Looped Fabric

The double chain stitch and mignardise crochet

The January 1857 issue of Godey’s Lady’s Book includes the first in a series of “Full Instructions for Needle-Work of all Kinds.” It describes the basic elements of crochet and provides a good review of the mid-19th-century state of the craft. Without any indication of it being a recent innovation, an unillustrated and now unfamiliar “double chain-stitch” is included.

“This is a stronger and firmer chain-stitch than the ordinary one; and as it resembles braid, it is sometimes termed braid-stitch. When you have done two ordinary chain-stitches, besides the one on the needle, insert the hook into the first of those two, draw the thread at once through them both: then continue to insert the hook in the stitch just finished, as well as the loop on it already, and draw the thread through both.”

I’m still looking for earlier descriptions of it and am not entirely confident that the following drawing of the “double foundation” (doppelter Anschlag) in the July 1867 issue of Der Bazar is the first to have been published. It appears in an illustrated suite of crochet stitches that was reused in numerous subsequent publications — both in authorized syndication and otherwise — and the double foundation as it appears there can safely be seen as an archetype.


“Crochet two chains and insert the hook into the left chain of this first stitch from above to below. Wrap the thread around the needle and pull a loop through, wrap the thread again and pull it through both of the loops that are on the needle. * Pull a loop of thread through the left element of the preceding crochet stitch (see the illustration) wrap the thread around the needle and pull it through both stitches on the needle. Repeat from * until the desired length of the foundation is attained.”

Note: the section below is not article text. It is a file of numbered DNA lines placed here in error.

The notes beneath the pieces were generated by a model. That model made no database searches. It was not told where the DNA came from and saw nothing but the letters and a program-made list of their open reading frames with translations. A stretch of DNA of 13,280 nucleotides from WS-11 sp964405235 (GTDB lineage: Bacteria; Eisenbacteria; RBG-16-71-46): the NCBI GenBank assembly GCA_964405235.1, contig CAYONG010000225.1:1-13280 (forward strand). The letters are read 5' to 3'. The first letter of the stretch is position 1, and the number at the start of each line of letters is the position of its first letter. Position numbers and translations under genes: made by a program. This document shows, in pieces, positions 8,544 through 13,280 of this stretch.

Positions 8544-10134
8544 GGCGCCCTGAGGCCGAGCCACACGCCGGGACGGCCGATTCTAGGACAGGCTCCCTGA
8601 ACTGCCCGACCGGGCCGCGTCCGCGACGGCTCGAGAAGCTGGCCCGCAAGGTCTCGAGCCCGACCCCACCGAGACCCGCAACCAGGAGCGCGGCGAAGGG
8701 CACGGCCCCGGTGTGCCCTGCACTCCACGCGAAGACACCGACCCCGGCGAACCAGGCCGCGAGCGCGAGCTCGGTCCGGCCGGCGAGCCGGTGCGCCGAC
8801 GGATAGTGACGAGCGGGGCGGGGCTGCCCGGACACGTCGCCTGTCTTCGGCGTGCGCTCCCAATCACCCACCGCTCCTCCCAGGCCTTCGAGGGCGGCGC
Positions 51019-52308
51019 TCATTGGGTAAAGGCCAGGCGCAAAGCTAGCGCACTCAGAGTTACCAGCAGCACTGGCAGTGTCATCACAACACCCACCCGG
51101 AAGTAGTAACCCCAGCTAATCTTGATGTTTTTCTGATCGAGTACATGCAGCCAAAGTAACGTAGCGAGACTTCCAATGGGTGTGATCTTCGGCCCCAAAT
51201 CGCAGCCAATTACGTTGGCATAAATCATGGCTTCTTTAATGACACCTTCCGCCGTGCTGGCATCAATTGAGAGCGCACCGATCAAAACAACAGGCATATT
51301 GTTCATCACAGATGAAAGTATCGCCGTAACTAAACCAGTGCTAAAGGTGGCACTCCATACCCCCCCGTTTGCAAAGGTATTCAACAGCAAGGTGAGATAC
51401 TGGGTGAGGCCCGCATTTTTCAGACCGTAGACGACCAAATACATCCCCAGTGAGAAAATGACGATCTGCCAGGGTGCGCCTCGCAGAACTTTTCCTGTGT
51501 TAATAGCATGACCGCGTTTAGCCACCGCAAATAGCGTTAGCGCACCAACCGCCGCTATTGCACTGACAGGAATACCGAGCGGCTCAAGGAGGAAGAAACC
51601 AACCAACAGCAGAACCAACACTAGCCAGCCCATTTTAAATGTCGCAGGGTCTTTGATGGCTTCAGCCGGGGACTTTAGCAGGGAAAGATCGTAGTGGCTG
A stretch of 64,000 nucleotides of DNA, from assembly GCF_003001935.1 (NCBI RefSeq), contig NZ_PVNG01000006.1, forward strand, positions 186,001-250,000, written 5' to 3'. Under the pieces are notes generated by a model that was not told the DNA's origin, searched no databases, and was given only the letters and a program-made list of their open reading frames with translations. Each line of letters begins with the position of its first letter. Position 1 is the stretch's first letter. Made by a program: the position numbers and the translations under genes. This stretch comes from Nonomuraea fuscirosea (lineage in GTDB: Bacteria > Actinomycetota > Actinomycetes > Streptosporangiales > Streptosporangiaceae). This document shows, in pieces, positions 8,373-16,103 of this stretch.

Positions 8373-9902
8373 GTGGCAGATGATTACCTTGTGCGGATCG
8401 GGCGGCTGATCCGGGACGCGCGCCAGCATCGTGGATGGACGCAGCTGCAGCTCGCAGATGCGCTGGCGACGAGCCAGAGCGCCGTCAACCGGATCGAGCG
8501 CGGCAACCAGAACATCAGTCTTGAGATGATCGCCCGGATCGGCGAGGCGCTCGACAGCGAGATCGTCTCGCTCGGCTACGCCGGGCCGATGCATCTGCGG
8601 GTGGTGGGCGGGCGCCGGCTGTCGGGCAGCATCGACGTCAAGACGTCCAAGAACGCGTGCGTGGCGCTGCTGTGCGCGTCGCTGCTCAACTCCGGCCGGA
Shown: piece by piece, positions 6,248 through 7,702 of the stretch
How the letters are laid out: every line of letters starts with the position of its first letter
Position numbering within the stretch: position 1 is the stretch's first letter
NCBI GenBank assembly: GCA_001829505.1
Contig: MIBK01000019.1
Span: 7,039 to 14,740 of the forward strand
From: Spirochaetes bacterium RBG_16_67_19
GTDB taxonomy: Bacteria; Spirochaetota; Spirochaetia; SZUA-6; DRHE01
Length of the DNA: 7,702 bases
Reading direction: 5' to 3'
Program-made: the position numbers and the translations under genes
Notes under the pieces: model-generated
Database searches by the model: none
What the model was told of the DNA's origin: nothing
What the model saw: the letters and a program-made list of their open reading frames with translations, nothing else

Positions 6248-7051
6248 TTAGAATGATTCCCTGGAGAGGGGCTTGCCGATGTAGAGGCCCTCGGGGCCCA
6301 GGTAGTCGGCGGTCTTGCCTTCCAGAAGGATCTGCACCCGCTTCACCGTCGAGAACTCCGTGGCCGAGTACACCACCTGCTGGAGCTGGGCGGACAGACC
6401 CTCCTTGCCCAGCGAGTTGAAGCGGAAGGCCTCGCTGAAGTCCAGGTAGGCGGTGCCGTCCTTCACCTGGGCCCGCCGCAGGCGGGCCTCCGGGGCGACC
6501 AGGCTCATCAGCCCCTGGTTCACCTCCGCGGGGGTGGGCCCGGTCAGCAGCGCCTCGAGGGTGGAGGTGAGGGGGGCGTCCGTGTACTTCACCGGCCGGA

The repetition by other publishers is typified in Beeton’s book of needlework, from 1870, indicating that the double foundation was known to anglophone crocheters on both sides of the Atlantic. It is currently termed a “foundation slip stitch.” The drawing in Der Bazar shows it worked through the back edge of the anchor loop — the standard procedure of the day — and is fully consistent with the unillustrated instructions in Godey’s (and a legitimate technique in crochet intended for period reenactment).

In present-day usage, it would also be called a “foundation BLO slip stitch.” The process is demonstrated in a video here (which quickly shifts to working it under both edges of the loop as has since become customary). The early descriptions of the double foundation do not treat it as specific to the slip stitch — itself reasonably describable as a double chain. Crocheters presumably used it with any stitch they felt needed “a stronger and firmer chain-stitch than the ordinary one.”

This technique has recently regained currency after having gone in an additional direction later in the 19th century. The Dictionary of Needlework by Sophia Caulfeild and Blanche Saward, from 1882, again coopts the illustration and description in Der Bazar.